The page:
Like many religions attempting to project a degree of biblical flavor without actually adopting biblical language, Freemasonry essentially uses several biblical words as little more than symbols.

There is Biblical terminology used in the lodge room, such as, “Jacob’s ladder, Holy Bible, Almighty God, Jehovah, Savior, I Am that I am, from darkness to light, ask and ye shall receive, seek and ye shall find, knock and it shall be opened unto you,” and many more. …All through Masonry there is Biblical terminology used contrary to God’s Word. (Harris 98)

    Despite the apparent religious overtones of Masonry, Harris writes that “…[T]he Scottish Rite is not only pagan but the most demonic and occultic branch of Freemasonry” (Harris 27). Decker illustrates:

A clue to the true identity of the Masonic Deity is given in the seventeenth degree of the Scottish Rite, or The Knights of the East and West. After the candidates have completed the initiation they are given the secret password, “Jubulum,” and the Sacred Word, “Abaddon.” …Revelation 9:11 teaches, “They [the demons and workers from hell] had a king over them, which is the angel of the bottomless pit, whose name in the Hebrew tongue is Abaddon.” One must ask, “How could any true Christian dare take that evil name as a sacred word?”

Freemasonry Incompatible with Christianity

    The ways in which Freemasonry is incompatible with true Christianity are innumerable. In Freemasonry, the leader of a local Masonic Lodge is called Worshipful Master; this is counter to instruction by Jesus Christ regarding religious titles (Matthew 23:8-10); only God can be worshipped correctly (Matthew 4:10; Revelation 22:8-9). Further, “[n]o one is required to take oaths to be found worthy to receive spiritual truths” (Harris 36). In truth, Christianity, based on the Gospel, is supposed to be a whole, new way of life, whereas Masonic theology purports that “Freemasonry is a way of life” (Grand Lodge of Maryland 1976 pamphlet qtd. in Harris 37). Freemasonry claims to be the foundation without rival for human moral development, whereas the Bible claims that for Jesus Christ and his church, discernible exclusively in the Gospel (New Testament) (1 Corinthians 3:11; Ephesians 2:20). “No institution was ever raised on a better principle or more solid foundation, nor were ever more excellent rules and useful maxims laid down, than are inculated (sic) in the several Masonic lectures” (charge given toward an Entered Apprentice Mason, qtd. in Harris 38). Whereas Masonry demands of its adherent’s secrecy, true Christianity demands that its adherents publish the good news of the Gospel throughout the world (Mark 16:15-16; Acts 8:4; 1 Thessalonians 1:8). Freemasonry teaches that hell will end whereas heaven is eternal (Morals and Dogma 847 qtd. in Pilgrim 3), clearly contrary doctrine, conflicting with clear Bible teaching (Matthew 25:41, 46; Mark 3:29). Freemasonry teaches a preference for Freemasons over other people, whereas Christians are obligated to prefer other Christians (Romans 12:10; Galatians 6:10).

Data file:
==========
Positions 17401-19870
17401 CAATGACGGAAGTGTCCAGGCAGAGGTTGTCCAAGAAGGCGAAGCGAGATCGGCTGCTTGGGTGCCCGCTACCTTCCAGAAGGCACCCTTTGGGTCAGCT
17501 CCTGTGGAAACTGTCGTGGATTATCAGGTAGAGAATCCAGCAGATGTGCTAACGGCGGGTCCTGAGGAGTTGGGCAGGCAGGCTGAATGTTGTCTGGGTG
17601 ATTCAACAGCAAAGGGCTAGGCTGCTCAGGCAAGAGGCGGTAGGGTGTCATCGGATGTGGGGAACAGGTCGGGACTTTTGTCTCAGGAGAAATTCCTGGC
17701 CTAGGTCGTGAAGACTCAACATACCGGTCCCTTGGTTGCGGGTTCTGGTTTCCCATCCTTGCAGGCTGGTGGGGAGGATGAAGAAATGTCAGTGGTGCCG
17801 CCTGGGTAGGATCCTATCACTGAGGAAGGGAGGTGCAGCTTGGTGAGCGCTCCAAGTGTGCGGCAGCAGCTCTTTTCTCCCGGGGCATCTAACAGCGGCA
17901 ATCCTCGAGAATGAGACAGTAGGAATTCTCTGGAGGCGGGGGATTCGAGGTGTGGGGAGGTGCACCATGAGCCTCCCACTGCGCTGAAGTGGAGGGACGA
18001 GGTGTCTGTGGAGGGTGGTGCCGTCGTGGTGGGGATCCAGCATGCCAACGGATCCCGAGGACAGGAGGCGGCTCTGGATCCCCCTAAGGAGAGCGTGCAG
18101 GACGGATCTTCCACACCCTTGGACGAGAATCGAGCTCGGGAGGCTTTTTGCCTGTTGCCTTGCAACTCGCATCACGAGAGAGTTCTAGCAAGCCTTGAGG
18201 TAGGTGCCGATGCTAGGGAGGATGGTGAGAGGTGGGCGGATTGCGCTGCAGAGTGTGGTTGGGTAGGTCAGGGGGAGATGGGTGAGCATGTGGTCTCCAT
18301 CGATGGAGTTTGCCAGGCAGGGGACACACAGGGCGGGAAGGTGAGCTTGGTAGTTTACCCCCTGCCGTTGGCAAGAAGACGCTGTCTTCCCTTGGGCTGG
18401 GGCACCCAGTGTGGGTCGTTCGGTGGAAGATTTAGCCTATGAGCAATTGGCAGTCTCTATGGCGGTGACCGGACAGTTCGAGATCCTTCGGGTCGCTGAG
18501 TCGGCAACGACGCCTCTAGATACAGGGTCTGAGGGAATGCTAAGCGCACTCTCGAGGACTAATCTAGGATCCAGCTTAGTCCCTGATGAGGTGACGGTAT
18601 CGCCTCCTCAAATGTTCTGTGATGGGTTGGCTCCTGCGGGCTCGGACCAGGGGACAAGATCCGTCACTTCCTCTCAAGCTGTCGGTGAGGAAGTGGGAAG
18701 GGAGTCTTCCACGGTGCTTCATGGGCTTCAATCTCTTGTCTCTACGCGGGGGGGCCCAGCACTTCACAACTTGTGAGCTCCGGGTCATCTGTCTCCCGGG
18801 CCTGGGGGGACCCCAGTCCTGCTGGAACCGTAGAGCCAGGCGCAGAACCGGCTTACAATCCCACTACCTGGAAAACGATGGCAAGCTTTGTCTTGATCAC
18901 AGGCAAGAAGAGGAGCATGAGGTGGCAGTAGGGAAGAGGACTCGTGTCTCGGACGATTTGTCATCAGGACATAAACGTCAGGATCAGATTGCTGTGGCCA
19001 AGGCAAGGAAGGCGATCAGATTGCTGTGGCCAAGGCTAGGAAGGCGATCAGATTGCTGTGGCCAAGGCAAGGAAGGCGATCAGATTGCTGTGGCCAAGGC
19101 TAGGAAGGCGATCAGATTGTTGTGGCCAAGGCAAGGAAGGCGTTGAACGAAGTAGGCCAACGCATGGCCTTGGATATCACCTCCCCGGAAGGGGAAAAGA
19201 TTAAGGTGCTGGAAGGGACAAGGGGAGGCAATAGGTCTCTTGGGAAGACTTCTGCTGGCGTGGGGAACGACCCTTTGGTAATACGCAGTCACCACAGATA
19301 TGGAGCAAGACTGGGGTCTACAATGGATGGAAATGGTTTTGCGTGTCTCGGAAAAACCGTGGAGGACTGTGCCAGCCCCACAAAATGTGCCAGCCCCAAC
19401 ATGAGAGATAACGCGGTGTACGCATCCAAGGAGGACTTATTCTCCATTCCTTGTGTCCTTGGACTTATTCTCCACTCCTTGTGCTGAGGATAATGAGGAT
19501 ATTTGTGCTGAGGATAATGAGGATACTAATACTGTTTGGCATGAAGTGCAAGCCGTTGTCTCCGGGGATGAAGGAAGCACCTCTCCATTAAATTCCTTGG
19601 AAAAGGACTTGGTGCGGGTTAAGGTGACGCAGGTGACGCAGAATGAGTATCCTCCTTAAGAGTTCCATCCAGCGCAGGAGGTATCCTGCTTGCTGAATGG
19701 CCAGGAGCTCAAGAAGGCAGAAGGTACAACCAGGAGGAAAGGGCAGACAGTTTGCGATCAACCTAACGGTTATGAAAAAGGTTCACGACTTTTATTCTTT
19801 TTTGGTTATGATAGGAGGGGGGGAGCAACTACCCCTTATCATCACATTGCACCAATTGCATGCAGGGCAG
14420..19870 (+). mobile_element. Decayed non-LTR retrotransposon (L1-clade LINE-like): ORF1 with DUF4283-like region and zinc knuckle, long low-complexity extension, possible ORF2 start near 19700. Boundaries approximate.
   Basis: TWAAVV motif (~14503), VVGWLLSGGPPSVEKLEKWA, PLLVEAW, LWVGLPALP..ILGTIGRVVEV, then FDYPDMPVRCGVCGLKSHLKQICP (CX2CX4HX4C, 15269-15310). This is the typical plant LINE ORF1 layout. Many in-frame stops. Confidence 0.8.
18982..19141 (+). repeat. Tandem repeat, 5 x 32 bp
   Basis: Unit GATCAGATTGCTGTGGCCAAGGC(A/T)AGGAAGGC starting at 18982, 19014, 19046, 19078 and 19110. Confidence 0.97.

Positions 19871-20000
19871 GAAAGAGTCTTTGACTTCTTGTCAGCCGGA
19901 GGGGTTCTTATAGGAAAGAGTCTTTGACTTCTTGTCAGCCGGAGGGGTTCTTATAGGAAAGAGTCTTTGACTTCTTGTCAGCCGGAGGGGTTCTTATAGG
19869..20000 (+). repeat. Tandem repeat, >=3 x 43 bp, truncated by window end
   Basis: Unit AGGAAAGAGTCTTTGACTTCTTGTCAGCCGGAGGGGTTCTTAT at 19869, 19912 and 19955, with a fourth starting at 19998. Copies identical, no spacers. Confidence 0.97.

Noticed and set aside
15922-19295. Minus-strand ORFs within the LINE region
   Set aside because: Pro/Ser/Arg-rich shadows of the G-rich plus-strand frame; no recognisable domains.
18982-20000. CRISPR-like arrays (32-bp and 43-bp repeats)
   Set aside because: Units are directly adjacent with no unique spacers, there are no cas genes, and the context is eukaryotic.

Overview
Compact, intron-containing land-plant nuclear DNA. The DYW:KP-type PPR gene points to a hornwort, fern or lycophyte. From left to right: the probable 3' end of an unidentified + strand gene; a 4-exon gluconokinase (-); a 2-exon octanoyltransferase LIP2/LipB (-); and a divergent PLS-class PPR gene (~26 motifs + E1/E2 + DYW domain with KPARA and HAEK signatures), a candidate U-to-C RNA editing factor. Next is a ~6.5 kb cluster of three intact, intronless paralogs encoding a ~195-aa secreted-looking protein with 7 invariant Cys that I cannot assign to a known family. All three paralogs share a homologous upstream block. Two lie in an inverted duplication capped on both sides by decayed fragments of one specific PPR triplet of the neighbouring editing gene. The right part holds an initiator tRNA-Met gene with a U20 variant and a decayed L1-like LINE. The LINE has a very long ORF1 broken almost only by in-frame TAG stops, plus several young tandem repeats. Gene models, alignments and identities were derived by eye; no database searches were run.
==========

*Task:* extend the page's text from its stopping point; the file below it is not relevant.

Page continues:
I furthermore promise and swear, that I will assist a Companion Royal Arch Mason when I see him engaged in any difficulty, and will espouse his cause so far as to extricate him from the same, whether he be right or wrong. (Duncan’s Ritual of Freemasonry 230 qtd. in Hobbs 14)

    Freemasonry does not have the proper view of either the Bible or the God of the Bible. In fact, Freemasonry embraces polytheistic idolatry, not monotheism and the one, true God.

The Bible is used among Masons as the symbol of the will of God, however it may be expressed, and therefore, whatever to any people expresses that ill may be used as a substitute for the Bible in a Masonic Lodge. Thus in a lodge consisting of Jews, the Old Testament alone may be used upon the altar, while Turkish Masons may use the Koran. Whether it be the Gospels to the Christians, the Pentateuch to the Israelites, the Vedas to the Brahman, it everywhere conveys the same idea, that of the symbolism of the Divine Will revealed to men. (Mackey, Encyclopedia of Freemasonry qtd. in Harris 47 emphasis added)

Note also poem cited by J.S.M. Ward:

Bacchus died and rose again, on the golden Syrian Plan. Osiris rose from out of his grave and thereby mankind did save; Adonis likewise did shed his blood, by the yellow Syrian Flood; Zoroaster brought to birth Mirthra from his cave of earth. And we today in Christian lands, we them, can join hands. (qtd. in Harris 108)

    Nothing could be a starker and more blatant admission by Freemasonry of its total disregard of the rightful place of Jesus Christ in human redemption than this paragraph from The Lost Keys of Freemasonry by Manly Palmer Hall.

The true mason is not creed-bound. He realizes with the divine illumination of his lodge that as a Mason his religion must be universal: Christ, Buddha, or Mohammed, the name means very little, for he recognizes only the light and not the bearer. He worships at every shrine, bows before every altar, whether in temple, mosque or cathedral, realizing with his truer understanding the oneness of all spiritual truth. (qtd. in Decker emphasis added)